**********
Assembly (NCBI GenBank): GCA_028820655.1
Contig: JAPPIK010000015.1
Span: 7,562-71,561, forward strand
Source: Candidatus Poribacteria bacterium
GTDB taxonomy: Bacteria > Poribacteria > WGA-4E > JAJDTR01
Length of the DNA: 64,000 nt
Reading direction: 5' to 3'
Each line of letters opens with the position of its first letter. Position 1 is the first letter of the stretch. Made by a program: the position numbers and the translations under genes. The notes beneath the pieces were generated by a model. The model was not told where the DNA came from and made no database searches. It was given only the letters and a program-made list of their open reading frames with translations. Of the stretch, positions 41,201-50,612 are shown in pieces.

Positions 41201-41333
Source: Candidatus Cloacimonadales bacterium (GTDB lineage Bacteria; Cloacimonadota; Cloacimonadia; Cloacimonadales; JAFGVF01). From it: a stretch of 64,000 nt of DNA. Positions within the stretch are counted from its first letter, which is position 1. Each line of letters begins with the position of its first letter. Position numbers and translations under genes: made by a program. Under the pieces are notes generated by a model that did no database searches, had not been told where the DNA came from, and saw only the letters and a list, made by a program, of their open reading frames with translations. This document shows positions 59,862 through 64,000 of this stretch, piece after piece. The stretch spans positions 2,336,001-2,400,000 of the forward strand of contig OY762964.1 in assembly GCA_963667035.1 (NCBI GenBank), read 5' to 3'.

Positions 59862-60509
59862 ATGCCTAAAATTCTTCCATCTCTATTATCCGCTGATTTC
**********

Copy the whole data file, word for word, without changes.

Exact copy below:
Assembly (NCBI GenBank): GCA_028820655.1
Contig: JAPPIK010000015.1
Span: 7,562-71,561, forward strand
Source: Candidatus Poribacteria bacterium
GTDB taxonomy: Bacteria > Poribacteria > WGA-4E > JAJDTR01
Length of the DNA: 64,000 nt
Reading direction: 5' to 3'
Each line of letters opens with the position of its first letter. Position 1 is the first letter of the stretch. Made by a program: the position numbers and the translations under genes. The notes beneath the pieces were generated by a model. The model was not told where the DNA came from and made no database searches. It was given only the letters and a program-made list of their open reading frames with translations. Of the stretch, positions 41,201-50,612 are shown in pieces.

Positions 41201-41333
Source: Candidatus Cloacimonadales bacterium (GTDB lineage Bacteria; Cloacimonadota; Cloacimonadia; Cloacimonadales; JAFGVF01). From it: a stretch of 64,000 nt of DNA. Positions within the stretch are counted from its first letter, which is position 1. Each line of letters begins with the position of its first letter. Position numbers and translations under genes: made by a program. Under the pieces are notes generated by a model that did no database searches, had not been told where the DNA came from, and saw only the letters and a list, made by a program, of their open reading frames with translations. This document shows positions 59,862 through 64,000 of this stretch, piece after piece. The stretch spans positions 2,336,001-2,400,000 of the forward strand of contig OY762964.1 in assembly GCA_963667035.1 (NCBI GenBank), read 5' to 3'.

Positions 59862-60509
59862 ATGCCTAAAATTCTTCCATCTCTATTATCCGCTGATTTC